Mackenzie Gas Project – One Deceased Parrot

February 21, 2011 by Stephen Hazell

In January 2011, CBC reported that the federal Cabinet confirmed the decision of the National Energy Board to approval the $16 billion Mackenzie Gas Project. But don’t expect the excavators, backhoes and barges to swing into action in the Mackenzie Valley any time soon, if ever.

The MGP is a lot like Monty Python’s Norwegian Blue parrot. It may still have beautiful plumage but, as John Cleese might say, it appears to be bereft of life—despite the spin of government and Imperial Oil, the lead proponent. The oil companies’ project team was disbanded and its Northern offices were closed several years ago. Engineering and fieldwork has stopped. The northern bureaucracy that was supporting the licensing of the MGP is also gone--the Inuvik-based Northern Pipeline Gas Secretariat was abruptly shut down and staff members laid off a year ago.

The oil companies never committed publicly to building the MGP, and Imperial Oil told the National Energy Board in April and again in December that no such commitment is likely to be forthcoming for several years, if ever. The NEB agreed to extend the proposed “sunset clause” for the licence by two years (the Proponent had asked for three years), so that even pre-construction activities would not get under way until December 2015. That’s five more years in hibernation at least!

The biggest problem for the companies is that natural gas prices are too low. Mackenzie Valley gas is expensive and risky to produce and ship to market compared to other new sources of natural gas, such as shale gas and imported liquified natural gas (LNG). A July 2010 Massachusetts Institute of Technology study stated that there are abundant global supplies of natural gas, much of which can be developed at relatively low cost.

So-called shale gas has been the biggest surprise in the past few years as a result of improvements in drilling technology. The Canadian Society for Unconventional Gas says that the hydrocarbon volume stored within gas shales in Canada is “huge” with significant reserves in Quebec and New Brunswick as well as the four western provinces. Exploitation of shale gas has led to increases in the overall production of U.S. natural gas in the past few years.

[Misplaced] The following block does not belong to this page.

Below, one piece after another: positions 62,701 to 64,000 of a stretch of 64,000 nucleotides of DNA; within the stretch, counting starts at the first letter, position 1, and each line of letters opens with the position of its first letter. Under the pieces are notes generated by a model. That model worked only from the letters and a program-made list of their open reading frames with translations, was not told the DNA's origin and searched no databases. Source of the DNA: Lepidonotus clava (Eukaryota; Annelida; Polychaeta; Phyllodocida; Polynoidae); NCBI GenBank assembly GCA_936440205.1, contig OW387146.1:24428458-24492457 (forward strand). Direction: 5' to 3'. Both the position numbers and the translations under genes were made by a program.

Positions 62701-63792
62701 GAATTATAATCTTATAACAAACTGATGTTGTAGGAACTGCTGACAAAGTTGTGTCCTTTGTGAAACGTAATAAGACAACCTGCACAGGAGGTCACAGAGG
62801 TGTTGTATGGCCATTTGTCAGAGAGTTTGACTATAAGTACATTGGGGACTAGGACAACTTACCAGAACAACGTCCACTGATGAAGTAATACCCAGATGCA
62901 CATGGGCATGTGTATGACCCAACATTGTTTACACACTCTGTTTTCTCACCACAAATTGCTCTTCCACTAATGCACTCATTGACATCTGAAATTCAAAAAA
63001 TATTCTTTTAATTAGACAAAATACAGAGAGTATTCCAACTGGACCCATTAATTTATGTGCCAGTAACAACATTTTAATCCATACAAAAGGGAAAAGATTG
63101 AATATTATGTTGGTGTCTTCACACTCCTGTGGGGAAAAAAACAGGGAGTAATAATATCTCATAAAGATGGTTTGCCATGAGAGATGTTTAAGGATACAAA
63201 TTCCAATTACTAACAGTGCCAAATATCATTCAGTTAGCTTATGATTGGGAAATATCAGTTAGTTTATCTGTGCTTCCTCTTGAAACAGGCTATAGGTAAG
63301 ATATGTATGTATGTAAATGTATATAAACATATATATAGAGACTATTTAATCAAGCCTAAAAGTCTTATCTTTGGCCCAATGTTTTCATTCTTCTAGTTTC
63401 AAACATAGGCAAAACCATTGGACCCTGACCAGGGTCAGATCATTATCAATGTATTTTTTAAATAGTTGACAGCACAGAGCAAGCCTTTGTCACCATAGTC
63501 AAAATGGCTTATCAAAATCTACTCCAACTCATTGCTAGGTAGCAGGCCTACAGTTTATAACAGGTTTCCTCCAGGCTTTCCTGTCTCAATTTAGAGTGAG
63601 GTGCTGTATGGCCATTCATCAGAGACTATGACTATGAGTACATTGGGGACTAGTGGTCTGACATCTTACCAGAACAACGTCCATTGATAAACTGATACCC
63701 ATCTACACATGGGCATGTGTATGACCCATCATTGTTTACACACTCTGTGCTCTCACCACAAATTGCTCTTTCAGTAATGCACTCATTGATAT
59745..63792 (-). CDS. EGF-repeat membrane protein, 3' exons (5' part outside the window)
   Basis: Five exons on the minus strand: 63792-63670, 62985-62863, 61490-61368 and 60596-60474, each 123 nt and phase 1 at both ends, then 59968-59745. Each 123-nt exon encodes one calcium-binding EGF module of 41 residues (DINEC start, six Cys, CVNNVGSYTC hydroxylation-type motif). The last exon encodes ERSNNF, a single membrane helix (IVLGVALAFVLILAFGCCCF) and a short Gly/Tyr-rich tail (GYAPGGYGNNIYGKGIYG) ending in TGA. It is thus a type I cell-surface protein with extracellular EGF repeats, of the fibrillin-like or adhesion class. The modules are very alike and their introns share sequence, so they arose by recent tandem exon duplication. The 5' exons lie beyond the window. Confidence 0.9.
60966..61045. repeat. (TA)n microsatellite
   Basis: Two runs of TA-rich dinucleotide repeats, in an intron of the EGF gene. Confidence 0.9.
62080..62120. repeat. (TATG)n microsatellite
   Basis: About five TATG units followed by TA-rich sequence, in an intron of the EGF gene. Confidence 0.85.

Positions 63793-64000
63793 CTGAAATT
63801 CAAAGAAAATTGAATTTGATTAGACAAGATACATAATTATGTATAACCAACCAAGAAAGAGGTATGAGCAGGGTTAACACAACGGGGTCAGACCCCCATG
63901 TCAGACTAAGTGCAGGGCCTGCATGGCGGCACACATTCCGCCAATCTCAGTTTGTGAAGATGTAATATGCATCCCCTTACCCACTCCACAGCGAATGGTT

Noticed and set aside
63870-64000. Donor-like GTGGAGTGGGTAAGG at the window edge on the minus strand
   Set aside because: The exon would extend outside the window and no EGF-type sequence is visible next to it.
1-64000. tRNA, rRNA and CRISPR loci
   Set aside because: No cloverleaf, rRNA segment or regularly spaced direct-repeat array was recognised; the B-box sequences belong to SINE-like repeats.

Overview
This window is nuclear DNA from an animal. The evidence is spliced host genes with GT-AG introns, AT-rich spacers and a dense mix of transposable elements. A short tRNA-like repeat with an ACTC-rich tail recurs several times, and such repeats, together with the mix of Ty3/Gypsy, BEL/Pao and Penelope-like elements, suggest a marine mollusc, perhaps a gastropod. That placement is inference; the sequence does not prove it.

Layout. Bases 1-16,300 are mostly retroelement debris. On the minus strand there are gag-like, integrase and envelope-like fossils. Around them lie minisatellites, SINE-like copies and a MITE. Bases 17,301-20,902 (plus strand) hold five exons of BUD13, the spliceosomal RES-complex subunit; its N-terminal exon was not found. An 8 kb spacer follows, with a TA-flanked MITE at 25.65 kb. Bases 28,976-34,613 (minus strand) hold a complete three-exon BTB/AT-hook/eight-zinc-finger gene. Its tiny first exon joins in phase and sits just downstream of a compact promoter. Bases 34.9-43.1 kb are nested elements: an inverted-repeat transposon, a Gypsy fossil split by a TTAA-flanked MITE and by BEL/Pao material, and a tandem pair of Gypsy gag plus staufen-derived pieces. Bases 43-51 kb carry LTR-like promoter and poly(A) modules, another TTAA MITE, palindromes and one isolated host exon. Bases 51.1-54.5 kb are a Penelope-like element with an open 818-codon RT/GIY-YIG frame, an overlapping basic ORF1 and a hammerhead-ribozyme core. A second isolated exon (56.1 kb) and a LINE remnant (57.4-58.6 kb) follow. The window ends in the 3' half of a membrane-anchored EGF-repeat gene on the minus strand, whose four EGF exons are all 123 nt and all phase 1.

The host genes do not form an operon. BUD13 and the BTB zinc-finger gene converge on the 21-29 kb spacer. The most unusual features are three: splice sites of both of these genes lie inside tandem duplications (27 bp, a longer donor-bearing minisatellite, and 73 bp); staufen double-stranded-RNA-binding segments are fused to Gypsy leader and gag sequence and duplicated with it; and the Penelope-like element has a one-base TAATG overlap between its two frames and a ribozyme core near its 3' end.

Two eastern Canadian liquefied natural gas terminals are also coming on stream to deliver cheap foreign natural gas to eastern North America. The Canaport LNG terminal in Saint John, New Brunswick started up in June 2009 and can supply 1.2 billion cubic feet per day (roughly the throughput of the MGP). The Rabaska LNG terminal near Lévis Quebec has been approved and is expected to begin operations in 2014. A few other LNG terminal projects in eastern Canada are in the planning stages.

It seems unlikely that the price of gas will rise sufficiently in the foreseeable future to generate decent profits for the oil companies from MGP. ExxonMobil, Shell and Conoco-Phillips play on a global stage, and quite simply they have better opportunities to generate higher returns on investment elsewhere.

The federal government hammered the final nail into the MGP coffin in January in rejecting the oil companies’ demand for $2-billion in so-called “fiscal incentives” for the MGP. Even a government dominated by oil patch ministers could not hand out such a honking big subsidy given exploding federal deficits. Especially not to ExxonMobil, the most profitable corporation in the world. Especially not to an arrogant industry in public disfavour over oil spills into the Gulf of Mexico and Kalamazoo River.

The December 2009 report of the independent Joint Review Panel (whose seven members included four Northerners) is another blow to the MGP. One of the most careful and thoughtful environmental assessments Canada has seen since the Berger Inquiry, the Report concludes that the MGP would make a negative contribution to sustainability unless all of the JRP’s 176 recommendations are implemented. Given federal and NEB rejection of many of these recommendations, it is fair to conclude that the MGP would indeed be bad for Mackenzie Valley communities and ecosystems. It is obvious that a key federal motivation for eliminating JRP recommendations is to reduce costs to the federal treasury; but surely this is not in the interests of the Northwest Territories. The JRP stood up to federal and GNWT pressures to water down its recommendations in the so-called “consult-to-modify” process, which culminated in a October 4, 2010 JRP letter to governments. The JRP expressed particular concern that the governments are not committed to funding implementation of its recommendations

The oil companies did a poor job in the MGP regulatory process, ignoring widespread demands from Northerners and environmentalists to “green” the pipeline. Demands to consider seriously the cumulative environmental effects that the “basin-opening” MGP would have in combination with other resource projects were ignored. Threats posed by global climate change on pipeline and anchor field operations over the MGP’s 25-year life span from melting permafrost, coastal erosion and sea-level rise were glossed over. The MGP’s role as a gas supply to fuel accelerating oil sands development in northern Alberta was mocked.

Enough is enough. Whether the MGP is “definitely deceased” or merely “tired and shagged out after a long squawk,” it has taken up huge amounts of time and resources of Northerners, governments and the companies for too long. Time to move on. Time to plan a truly sustainable energy future for the Mackenzie Valley.

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